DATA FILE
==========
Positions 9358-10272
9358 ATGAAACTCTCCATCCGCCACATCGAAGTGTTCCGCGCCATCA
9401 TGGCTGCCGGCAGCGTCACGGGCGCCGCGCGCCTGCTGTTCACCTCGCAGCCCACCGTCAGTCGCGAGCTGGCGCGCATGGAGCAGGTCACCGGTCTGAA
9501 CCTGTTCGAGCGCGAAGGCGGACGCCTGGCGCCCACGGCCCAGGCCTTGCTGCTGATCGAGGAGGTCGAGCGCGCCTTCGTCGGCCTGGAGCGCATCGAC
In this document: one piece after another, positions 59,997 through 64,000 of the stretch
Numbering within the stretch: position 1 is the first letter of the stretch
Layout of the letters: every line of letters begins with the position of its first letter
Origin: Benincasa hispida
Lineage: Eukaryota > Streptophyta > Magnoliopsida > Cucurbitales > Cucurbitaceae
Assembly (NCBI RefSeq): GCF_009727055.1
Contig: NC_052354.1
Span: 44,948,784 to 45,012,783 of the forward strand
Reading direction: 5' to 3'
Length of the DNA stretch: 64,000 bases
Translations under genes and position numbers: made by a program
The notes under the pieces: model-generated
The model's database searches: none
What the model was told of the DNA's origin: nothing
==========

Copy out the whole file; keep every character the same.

Positions 9358-10272
9358 ATGAAACTCTCCATCCGCCACATCGAAGTGTTCCGCGCCATCA
9401 TGGCTGCCGGCAGCGTCACGGGCGCCGCGCGCCTGCTGTTCACCTCGCAGCCCACCGTCAGTCGCGAGCTGGCGCGCATGGAGCAGGTCACCGGTCTGAA
9501 CCTGTTCGAGCGCGAAGGCGGACGCCTGGCGCCCACGGCCCAGGCCTTGCTGCTGATCGAGGAGGTCGAGCGCGCCTTCGTCGGCCTGGAGCGCATCGAC
In this document: one piece after another, positions 59,997 through 64,000 of the stretch
Numbering within the stretch: position 1 is the first letter of the stretch
Layout of the letters: every line of letters begins with the position of its first letter
Origin: Benincasa hispida
Lineage: Eukaryota > Streptophyta > Magnoliopsida > Cucurbitales > Cucurbitaceae
Assembly (NCBI RefSeq): GCF_009727055.1
Contig: NC_052354.1
Span: 44,948,784 to 45,012,783 of the forward strand
Reading direction: 5' to 3'
Length of the DNA stretch: 64,000 bases
Translations under genes and position numbers: made by a program
The notes under the pieces: model-generated
The model's database searches: none
What the model was told of the DNA's origin: nothing